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Dry Bulk Market: Japan’s Iron Ore Demand Keeps Retreating

Iron ore demand from Japan have been steadily falling over the past few years, even before the pandemic and so far, 2023, is proving to be no exception. In its latest weekly report, shipbroker Banchero Costa said that “2023 has been so far a positive year for global iron ore trade. In Jan-Jun 2023, global loadings of iron ore increased by +3.9% y-o-y to 761.0 mln tonnes, from 732.5 in the same period of 2022. It is also just above the 755.1 mln tonnes loaded in Jan-Jun 2021, which was the last all-time record. Exports from Australia increased by +2.8% y-o-y in Jan-Jun 2023 to 448.1 mln tonnes, easily a new all-time record high. Exports from Brazil also increased by +7.3% y-o-y in Jan-Jun 2023 to 164.7 mln t from 153.6 mln t in Jan-Jun 2022, and also just above the 163.8 mln t in Jan-Jun 2021. From South Africa volumes have been down -4.6% y-o-y to 27.7 mln t. From Canada, export volumes were up +5.5% y-o-y to 24.5 mln t in JanJun 2023. India also saw an increase of +39.3% y-o-y to 17.8 mln tonnes”.

According to the shipbroker, “demand has been poor everywhere except in Mainland China. Chinese imports of iron ore surged by +9.2% y-o-y to 562.2 mln tonnes in Jan-Jun 2023, a record high. To the European Union imports ended up down -18.1% y-o-y to 34.8 mln tonnes in Jan-Jun 2023. Iron ore imports into Japan declined by -11.6% y-o-y in Jan-Jun 2023 to 42.4 mln t. Volumes into South Korea were down by -12.5% y-o-y to 32.8 mln t. Japan is the second largest importer of iron ore in the world, after Mainland China, and ahead of the EU and South Korea”.

Source: Banchero Costa

Banchero Costa noted that “in Jan-Dec 2022, Japan accounted for 6.0% of global seaborne iron ore shipments. Iron ore imports into Japan have been steadily declining over the years, even before Covid-19. Japan’s iron ore imports in the 12 months of 2020 declined by -13.3% y-o-y to 86.3 mln t, from 99.5 mln t in 2019. That was itself down -9.1% from 109.5 mln t in 2018. In 2021, volumes into Japan rebounded quite strongly, increasing by +13.7% y-o-y to 98.1 mln tonnes. This however was still below the 99.5 mln tonnes Japan imported in 2019, and well below the 109.5 mln tonnes imported in 2018. When it comes to 2022, the first half of the year was still fairly flat, but the second half went sour again. In January-June 2022, Japan imported 48.0 mln tonnes of iron ore, down -1.2% y-o-y from 48.5 mln tonnes in the same period of 2021. However, the second half of 2022 recorded only 42.6 mln tonnes, which was a -14.1% y-o-y decline”.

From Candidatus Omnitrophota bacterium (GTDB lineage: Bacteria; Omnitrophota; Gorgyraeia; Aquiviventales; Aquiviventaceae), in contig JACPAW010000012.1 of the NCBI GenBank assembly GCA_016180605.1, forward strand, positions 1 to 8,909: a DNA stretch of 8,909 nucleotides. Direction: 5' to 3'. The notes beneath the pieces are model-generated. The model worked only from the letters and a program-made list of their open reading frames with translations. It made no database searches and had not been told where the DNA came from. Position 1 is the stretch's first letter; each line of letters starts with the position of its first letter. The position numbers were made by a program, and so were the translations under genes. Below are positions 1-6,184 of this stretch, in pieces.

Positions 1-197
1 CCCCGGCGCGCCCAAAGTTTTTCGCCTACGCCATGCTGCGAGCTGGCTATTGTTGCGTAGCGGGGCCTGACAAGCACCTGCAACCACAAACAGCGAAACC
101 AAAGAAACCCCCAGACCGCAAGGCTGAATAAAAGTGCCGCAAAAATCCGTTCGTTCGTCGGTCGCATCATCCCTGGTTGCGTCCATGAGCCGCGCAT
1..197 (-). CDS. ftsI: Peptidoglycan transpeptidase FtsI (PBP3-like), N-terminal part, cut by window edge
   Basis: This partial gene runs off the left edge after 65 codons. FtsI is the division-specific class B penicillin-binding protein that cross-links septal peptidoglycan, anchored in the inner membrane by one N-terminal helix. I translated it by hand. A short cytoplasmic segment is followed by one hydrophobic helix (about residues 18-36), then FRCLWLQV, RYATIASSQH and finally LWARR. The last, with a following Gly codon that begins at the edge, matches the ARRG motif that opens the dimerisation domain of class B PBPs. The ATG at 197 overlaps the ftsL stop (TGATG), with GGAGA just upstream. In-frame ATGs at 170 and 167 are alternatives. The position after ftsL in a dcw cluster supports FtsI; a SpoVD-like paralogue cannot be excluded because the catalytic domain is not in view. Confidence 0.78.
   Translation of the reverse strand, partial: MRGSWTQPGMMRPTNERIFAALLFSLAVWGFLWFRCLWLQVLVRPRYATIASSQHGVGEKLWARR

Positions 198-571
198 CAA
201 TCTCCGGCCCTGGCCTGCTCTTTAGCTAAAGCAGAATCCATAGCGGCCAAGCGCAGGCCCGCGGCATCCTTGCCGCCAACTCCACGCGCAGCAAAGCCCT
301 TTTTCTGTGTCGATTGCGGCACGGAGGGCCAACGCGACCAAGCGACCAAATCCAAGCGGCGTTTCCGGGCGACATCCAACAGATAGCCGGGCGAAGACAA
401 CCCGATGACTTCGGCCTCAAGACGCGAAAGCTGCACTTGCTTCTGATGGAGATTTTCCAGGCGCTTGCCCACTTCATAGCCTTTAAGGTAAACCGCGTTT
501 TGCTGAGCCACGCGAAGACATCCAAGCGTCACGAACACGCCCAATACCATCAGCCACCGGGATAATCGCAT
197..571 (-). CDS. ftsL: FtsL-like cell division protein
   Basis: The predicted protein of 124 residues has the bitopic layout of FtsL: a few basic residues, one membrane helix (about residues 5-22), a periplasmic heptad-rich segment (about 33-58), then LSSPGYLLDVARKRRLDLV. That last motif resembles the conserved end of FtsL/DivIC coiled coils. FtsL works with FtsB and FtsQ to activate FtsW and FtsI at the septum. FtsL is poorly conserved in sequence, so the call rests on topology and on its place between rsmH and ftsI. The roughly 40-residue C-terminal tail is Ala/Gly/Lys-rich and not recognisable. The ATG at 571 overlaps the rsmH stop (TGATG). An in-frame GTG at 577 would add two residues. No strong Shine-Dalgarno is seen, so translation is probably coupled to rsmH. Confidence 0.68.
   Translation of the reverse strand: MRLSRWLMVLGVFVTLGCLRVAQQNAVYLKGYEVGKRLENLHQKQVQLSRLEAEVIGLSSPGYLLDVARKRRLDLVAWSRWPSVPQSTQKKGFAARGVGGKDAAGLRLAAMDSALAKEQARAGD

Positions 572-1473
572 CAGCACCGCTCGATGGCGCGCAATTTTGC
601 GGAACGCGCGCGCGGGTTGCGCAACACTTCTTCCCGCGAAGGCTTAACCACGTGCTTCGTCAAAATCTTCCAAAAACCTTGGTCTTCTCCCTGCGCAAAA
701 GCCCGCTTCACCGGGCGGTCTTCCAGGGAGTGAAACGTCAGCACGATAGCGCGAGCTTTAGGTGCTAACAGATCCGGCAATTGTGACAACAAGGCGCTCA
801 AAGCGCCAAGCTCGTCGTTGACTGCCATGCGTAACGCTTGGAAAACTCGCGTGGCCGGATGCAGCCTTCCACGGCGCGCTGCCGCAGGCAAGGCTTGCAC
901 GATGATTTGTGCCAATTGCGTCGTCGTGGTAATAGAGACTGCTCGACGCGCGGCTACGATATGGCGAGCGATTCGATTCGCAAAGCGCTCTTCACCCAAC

Meanwhile, “in the first half of 2023, this downward trend continued. In JanJun 2023, Japan imported just 42.4 mln tonnes of iron ore, down -11.6% y-o-y from the same period last year. It’s interesting to note that as much as 91% of Japanese iron ore imports are carried on Capesize tonnage. 8% is caried on Post-Panamax tonnage, and 1% on Supramaxes. In terms of sources of iron ore imports into Japan, things are quite predictable. Australia remains by far the largest exporter to Japan, accounting for 67.3% of Japan’s imports this year. Volumes from Australia to Japan declined in the first half of this year by -12.4% y-o-y to 28.6 mln tonnes.

Source: Banchero Costa

The second largest source for Japan’s iron ore imports is Brazil, accounting for a 11.4% share. Shipments from Brazil to Japan also declined this year, by -13.9% y-o-y to 4.8 mln tonnes in the first 6 months of 2023, from 5.6 mln tonnes in the same period of 2022. The third largest supplier is Canada with a 7.1% share. Volumes from Canada to Japan declined by -11.8% y-o-y to 3.0 mln tonnes in 1H 2023. Shipments from the Philippines increased by +7.6% y-o-y to 2.9 mln tonnes. Volumes from South Africa to Japan declined by -4.9% y-o-y to 1.7 mln tonnes in 1H 2023”.
Nikos Roussanoglou, Hellenic Shipping News Worldwide

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